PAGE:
In a classroom, teachers can only teach to the best of their ability. Not all students benefit to the same extent, some a lot but few not at all. The failure is often for reasons beyond their control. Yet the student is punished for failing and the teacher pulled up for not ensuring cent per cent success though most of the students have done well. Charitable organisations too find themselves in the same position as the teacher. They do their best yet not all their efforts pay off. Here is a true case from our experience...
Recently, one of our donors, we shall call him Mr. R. K., visited a school to see the impact of his donation. He had paid a good amount of his hard earned money to help build rainwater harvesting tank. His anticipated visit turned into an unpleasant surprise and shock. The cement tank was broken with weeds growing inside it. The pipe connecting it to the water drum placed below the school roof was also missing. He wrote back to us with photos and concluded, “ … I am extremely disappointed and don't wish to waste hard earned money this way.”
Equally incensed, we shared this with the concerned NGO and demanded an explanation. This is what the NGO had to say - "The school had been forced to remain closed for one and a half months during a local political agitation for a separate state. In this time, some miscreants entered the premises and broke the tank. They stole the connecting water pipe along with some other school material."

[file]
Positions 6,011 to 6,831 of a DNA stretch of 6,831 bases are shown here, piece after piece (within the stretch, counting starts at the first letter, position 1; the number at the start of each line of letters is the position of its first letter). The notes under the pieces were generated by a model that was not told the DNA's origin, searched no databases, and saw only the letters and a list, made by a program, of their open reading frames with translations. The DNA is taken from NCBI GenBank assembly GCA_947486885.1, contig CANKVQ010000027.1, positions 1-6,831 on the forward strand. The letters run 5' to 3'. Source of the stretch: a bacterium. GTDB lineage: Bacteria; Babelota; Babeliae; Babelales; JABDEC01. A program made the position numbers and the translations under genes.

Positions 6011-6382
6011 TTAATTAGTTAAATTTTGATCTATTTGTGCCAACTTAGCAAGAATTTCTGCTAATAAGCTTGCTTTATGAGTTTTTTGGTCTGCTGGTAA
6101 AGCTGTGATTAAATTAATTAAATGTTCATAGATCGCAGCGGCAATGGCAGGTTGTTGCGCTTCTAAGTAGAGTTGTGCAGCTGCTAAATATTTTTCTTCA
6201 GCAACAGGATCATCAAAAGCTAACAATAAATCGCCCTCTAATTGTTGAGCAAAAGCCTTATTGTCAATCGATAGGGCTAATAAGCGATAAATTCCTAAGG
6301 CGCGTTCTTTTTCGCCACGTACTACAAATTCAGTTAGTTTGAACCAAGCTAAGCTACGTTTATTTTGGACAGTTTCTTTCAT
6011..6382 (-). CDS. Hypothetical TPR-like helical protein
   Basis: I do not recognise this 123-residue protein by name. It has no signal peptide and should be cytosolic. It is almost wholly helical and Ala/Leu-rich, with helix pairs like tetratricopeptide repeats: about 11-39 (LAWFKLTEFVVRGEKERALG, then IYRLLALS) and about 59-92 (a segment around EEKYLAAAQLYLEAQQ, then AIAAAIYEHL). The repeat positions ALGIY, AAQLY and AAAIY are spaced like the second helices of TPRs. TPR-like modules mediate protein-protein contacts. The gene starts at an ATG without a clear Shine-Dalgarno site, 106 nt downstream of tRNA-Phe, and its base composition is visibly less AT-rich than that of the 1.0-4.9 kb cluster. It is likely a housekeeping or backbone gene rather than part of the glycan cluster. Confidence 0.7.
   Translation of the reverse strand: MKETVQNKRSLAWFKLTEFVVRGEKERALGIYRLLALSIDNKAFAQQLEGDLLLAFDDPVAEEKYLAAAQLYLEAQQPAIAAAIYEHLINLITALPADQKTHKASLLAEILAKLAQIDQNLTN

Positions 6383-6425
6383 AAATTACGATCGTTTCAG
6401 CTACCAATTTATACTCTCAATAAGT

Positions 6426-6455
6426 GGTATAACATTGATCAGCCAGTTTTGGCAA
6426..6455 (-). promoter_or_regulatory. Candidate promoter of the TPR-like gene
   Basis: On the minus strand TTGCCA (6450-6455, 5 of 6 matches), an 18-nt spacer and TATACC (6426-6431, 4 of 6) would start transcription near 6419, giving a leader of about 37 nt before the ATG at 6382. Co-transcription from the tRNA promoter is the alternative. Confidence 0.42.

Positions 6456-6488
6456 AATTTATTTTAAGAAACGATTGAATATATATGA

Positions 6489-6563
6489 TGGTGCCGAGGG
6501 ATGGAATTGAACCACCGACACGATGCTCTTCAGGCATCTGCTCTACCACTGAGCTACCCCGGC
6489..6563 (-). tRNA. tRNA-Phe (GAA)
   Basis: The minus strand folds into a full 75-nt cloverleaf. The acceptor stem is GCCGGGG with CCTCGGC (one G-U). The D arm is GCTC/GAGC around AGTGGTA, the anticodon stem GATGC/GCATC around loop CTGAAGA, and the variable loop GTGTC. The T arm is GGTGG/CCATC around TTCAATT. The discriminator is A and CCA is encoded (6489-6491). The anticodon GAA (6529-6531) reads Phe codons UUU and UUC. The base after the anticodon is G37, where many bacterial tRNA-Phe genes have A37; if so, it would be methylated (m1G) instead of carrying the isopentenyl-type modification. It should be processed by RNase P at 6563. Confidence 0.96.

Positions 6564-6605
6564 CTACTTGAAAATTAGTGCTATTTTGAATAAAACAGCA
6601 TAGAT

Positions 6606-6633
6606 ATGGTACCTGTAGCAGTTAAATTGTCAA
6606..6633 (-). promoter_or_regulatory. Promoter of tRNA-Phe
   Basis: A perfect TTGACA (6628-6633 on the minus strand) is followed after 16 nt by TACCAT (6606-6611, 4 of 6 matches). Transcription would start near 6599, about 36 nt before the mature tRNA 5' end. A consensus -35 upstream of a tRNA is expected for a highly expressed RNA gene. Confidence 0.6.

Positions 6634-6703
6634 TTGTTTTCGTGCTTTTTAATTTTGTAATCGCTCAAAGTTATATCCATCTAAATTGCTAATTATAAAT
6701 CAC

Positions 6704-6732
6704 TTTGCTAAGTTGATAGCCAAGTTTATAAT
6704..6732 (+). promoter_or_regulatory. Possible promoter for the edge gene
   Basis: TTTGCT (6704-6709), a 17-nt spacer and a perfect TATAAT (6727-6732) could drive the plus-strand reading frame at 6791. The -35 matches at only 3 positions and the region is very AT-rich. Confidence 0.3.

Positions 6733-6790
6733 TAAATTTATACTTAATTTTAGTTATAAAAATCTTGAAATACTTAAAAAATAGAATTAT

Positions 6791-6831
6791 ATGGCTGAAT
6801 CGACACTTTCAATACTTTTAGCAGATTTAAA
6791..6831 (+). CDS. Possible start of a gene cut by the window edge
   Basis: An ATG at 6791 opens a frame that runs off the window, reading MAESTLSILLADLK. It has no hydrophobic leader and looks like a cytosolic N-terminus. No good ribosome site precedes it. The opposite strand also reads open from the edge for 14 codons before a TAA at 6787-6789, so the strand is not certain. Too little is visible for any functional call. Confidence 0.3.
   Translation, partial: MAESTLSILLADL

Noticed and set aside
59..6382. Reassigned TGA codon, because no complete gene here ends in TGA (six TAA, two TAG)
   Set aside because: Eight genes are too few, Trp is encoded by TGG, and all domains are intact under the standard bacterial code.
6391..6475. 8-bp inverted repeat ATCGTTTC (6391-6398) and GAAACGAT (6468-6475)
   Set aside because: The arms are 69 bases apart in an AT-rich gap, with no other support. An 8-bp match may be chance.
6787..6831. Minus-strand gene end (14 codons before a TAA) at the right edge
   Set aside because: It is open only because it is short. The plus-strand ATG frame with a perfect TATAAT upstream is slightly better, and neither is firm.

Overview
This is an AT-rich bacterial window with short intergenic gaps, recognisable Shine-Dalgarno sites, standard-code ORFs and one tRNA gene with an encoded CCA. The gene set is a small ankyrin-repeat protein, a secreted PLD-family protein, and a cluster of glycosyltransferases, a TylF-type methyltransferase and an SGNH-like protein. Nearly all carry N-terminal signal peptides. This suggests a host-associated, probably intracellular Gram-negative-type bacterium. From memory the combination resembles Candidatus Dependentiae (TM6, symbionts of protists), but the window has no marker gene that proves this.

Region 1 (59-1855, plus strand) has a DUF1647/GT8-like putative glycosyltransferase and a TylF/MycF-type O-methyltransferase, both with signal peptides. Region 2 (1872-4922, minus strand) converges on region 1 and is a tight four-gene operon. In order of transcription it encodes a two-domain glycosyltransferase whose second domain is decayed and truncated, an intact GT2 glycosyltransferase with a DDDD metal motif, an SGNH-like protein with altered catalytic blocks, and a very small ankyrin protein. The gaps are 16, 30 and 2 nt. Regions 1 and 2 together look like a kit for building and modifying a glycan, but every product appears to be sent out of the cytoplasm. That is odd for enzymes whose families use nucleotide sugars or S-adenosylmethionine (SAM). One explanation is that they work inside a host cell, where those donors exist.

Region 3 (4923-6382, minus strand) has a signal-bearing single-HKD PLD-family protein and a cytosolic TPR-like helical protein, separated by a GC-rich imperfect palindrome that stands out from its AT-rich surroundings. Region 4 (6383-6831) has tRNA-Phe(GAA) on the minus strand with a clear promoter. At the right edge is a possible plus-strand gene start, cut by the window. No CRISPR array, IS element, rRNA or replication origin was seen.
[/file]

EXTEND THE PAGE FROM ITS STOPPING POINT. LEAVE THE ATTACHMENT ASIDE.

Now it is clear that each of the involved parties had done what needed to be done. Yet, the desired impact was not achieved. This raises multiple questions:
- To what extent is a charitable organisation responsible for ensuring the impact of a donation?
- What benchmarks should be used to determine the success of an act of charity?
- Should charitable organisation only take up safe projects where success is absolutely guaranteed?
Meanwhile, the school has since decided to raise funds and rebuild the tank at their own cost. It will now be housed within the hostel premises where it would be safer from acts of vandalism.
Tell us what you think about the 3 questions posed here. We would love to hear your thoughts on this matter
- Sanjyot Kamath
Sanjyot leads our Feedback reporting team and is responsible for ensuring that all our donors recieve their feedback within 4-6 months of making a donation. Along with her team of 1 more person she sends out between 25-30,000 feedback reports every year. Its due to dedicated people like her that we are able to function with skeletal staff at salaries which a corporate would really aspire for. :-)
Posted By Blogger to GiveIndia.org - Spreading a giving culture at 2/21/2012 11:00:00 AM